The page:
Posted by News Express | 20 July 2016 | 2,807 times
A former England footballer who turned to armed robbery after racking up gambling debts from a habit he picked up in the top flight has been jailed for 15 years.
Nathan Ashton, 29, who played Premiership football on the wing for Fulham before moving to Crystal Palace and Charlton targeted betting shops across London and the South East.
Along with former Scottish Premier League player Ohmar Pike, the pair netted nearly £15,000 from eight raids.
In one raid, a cashier “fell to his knees and had a panic attack and begged for his life”, a court heard.
A robber then put a gun to the back of his head and said: “I’m going to blow your head off, if you don’t open the safe”.
Ashton, who made 20 appearances for England teams from under-16 to under-19 level, developed a gambling habit as a footballer.
But, following a rape allegation – for which he was later acquitted – he “lost his livelihood”, and his debts spiralled out of control, apparently reaching £100,000 last August.
He started robbing betting shops after a friend suggested it was an easy way to raise cash, Kingston Crown Court heard.
Ashton carried out two robberies alone in February last year, and carried out eight raids with former Gretna FC player Pike, 27, between May and October 2015.
Father-of-two Pike, who played for the Scottish club for 18 months before they went into administration in 2008, became involved after he fell into debt.
Roughly £14,500 in cash was stolen from Paddy Power, William Hill and Coral betting shops during the spree.
The pair, wearing scarves and hoods, targeted the bookies just after they opened in the morning or before closing time when they knew cash would be available, it was said.
Branches targeted included the Kings Road in Chelsea, Woking, Putney, Isleworth, Hammersmith, Acton, Watford and High Wycombe.
Ashton, who admitted his role in the raids, was jailed for 15 years and Pike, found guilty by a jury last week, was jailed for 11 years.
Judge Susan Tapping said: “These robberies were carefully planned and developed a pattern to them.
“You must have travelled extensively to identify your targets.”
She told Ashton: “You were armed with a weapon, usually in a plastic bag or wrapped in plastic. You carried what two witnesses described as a black handgun.
“It may well have been an imitation, but it looked realistic so was very frightening.”
Judge Tapping told Pike: “I have considered your family circumstances. You also had a promising life until last year, and the disintegration of it is very sad, particularly for your children.
“But perhaps you should have thought of them first and not just now.”
Both Ashton and Pike made no reaction as the sentences were passed, while their family members wept in the public gallery.
At the time, Ashton was carrying out a three-month suspended sentence, after pleading guilty to stalking his ex-girlfriend, during which there was a suggestion he was “in debt to the tune of about £100,000,” prosecutor Sam Brown said.
Mr Brown told the court: “Nathan Ashton had an enduring friendship with Ohmar Pike, which, for reasons only known to themselves, evolved into a successful criminal partnership.
“The offenders exploited a vulnerability – namely, robberies took place when cashiers were susceptible to attack.”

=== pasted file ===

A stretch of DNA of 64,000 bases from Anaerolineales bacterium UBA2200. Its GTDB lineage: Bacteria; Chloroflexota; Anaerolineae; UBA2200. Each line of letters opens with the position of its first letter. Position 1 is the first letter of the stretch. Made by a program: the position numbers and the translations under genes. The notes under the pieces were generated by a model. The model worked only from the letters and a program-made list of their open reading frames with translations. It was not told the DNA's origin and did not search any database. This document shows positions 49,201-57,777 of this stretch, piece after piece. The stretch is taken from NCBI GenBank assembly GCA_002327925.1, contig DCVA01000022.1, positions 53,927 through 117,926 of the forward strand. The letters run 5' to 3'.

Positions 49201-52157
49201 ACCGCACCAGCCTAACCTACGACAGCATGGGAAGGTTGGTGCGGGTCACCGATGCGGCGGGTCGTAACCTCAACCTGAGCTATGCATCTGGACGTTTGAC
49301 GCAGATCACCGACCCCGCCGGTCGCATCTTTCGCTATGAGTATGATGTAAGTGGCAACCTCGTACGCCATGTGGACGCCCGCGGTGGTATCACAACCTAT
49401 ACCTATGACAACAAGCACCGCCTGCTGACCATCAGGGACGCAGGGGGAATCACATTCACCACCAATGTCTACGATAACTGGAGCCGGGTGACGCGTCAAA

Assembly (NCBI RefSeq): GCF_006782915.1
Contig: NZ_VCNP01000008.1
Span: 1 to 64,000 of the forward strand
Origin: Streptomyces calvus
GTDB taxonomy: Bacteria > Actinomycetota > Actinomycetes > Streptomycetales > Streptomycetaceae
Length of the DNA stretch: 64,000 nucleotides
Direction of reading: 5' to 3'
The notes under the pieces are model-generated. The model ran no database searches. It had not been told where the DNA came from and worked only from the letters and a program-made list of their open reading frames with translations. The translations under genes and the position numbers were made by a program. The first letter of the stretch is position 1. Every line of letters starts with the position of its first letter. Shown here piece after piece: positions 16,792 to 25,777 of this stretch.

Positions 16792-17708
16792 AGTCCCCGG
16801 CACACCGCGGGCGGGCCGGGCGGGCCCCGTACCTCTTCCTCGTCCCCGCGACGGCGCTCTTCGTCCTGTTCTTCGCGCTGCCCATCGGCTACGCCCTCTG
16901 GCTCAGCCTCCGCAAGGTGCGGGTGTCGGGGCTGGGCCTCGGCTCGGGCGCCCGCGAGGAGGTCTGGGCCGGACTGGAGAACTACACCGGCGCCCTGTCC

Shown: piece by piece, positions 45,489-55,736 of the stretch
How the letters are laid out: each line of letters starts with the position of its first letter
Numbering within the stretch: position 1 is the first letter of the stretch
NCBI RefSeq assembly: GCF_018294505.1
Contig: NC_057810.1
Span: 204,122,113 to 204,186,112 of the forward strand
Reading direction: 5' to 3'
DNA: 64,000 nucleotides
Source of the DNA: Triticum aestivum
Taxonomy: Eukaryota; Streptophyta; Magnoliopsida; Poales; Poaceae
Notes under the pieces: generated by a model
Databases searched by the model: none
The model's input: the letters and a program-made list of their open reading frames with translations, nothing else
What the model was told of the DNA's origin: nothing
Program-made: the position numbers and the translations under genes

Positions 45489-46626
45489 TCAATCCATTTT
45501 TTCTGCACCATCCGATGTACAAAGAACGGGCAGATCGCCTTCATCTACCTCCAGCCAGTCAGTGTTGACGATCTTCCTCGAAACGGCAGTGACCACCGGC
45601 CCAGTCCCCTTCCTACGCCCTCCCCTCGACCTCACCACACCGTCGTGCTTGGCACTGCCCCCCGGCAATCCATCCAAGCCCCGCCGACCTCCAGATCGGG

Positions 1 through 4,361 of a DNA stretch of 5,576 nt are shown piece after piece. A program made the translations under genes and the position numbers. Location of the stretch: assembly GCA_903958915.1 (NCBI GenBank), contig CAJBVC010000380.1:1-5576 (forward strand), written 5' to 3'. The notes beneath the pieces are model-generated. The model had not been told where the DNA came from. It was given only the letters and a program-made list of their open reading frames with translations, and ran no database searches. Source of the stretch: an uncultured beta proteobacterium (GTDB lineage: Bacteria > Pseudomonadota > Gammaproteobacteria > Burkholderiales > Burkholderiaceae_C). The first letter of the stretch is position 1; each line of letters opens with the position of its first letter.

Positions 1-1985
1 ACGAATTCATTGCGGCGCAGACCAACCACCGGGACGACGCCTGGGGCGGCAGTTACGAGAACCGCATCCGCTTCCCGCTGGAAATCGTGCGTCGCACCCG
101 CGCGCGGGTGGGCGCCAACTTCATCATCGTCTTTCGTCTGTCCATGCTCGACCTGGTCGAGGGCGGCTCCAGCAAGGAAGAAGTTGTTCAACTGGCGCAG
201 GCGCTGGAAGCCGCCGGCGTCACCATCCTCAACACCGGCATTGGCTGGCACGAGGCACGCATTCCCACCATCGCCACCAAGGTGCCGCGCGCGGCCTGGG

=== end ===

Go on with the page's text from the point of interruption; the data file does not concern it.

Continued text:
They picked random locations to “disrupt” police efforts to identity the “pattern of offending”, he added.
In mitigation Michelle Clarke, defending Ashton, said: “Mr Ashton was a very talented young footballer.
“Unfortunately, whilst he was playing football, he got into gambling. He obviously had money.
“He could cope with the gambling whilst he was still earning. But sadly, when he was 22, he was accused of rape, and it took seven or eight months for the matter to come to trial.
“He was on bail, and he was on tag, and that meant that no football team would take him with that hanging over him.
“He had the trial, and he was found not guilty. But he then found himself, in effect, having lost his livelihood.
“Part of the stress of the trial and all the concurrent circumstances meant that what has already been a problem, when he was earning, became a huge problem.
“He was trying to maintain a lifestyle that he plainly could not sustain.”
Miss Clarke added: “And it is perhaps the ultimate irony that a man whose major problems were by gambling sees the solution in taking from places that were part of the problem.”
Before his arrest, Ashton was the assistant manager of a local team, she told the court.
Miss Clarke said: “That game was still really his first love.
“He is very ashamed of what he fell to, given the incredible promise he had as a youngster and the career he hoped he was going to have in the game itself.”
Roderick Jones, defending Pike, said: “He had a spell in the Scottish Premier League with one of the less fashionable sides. He was also paid a decent wage for a young man.”
But after the club went into administration, “he soon realised that the world of professional football was not going to provide the riches and satisfaction he hoped for” he added.
Pike qualified as a satellite engineer, but was made redundant in February last year, and fell into debt.
Pike, of High Wycombe, Bucks, was found guilty of one count of conspiracy to rob last week, but cleared of one count of conspiracy to possess a firearm or imitation firearm.
Ashton, of Reading, pleaded guilty to three counts of robbery, two counts of possession of an imitation firearm, one count of conspiracy to rob and one count of conspiracy to possess a firearm or imitation firearm.
No plea was entered for a further six counts – four counts of robbery, one of dangerous driving and one of possessing a firearm – which will lie on file.
Tex courtesy of The Sun of London. Photo shows disgraced former Prem Star Nathan Ashton.
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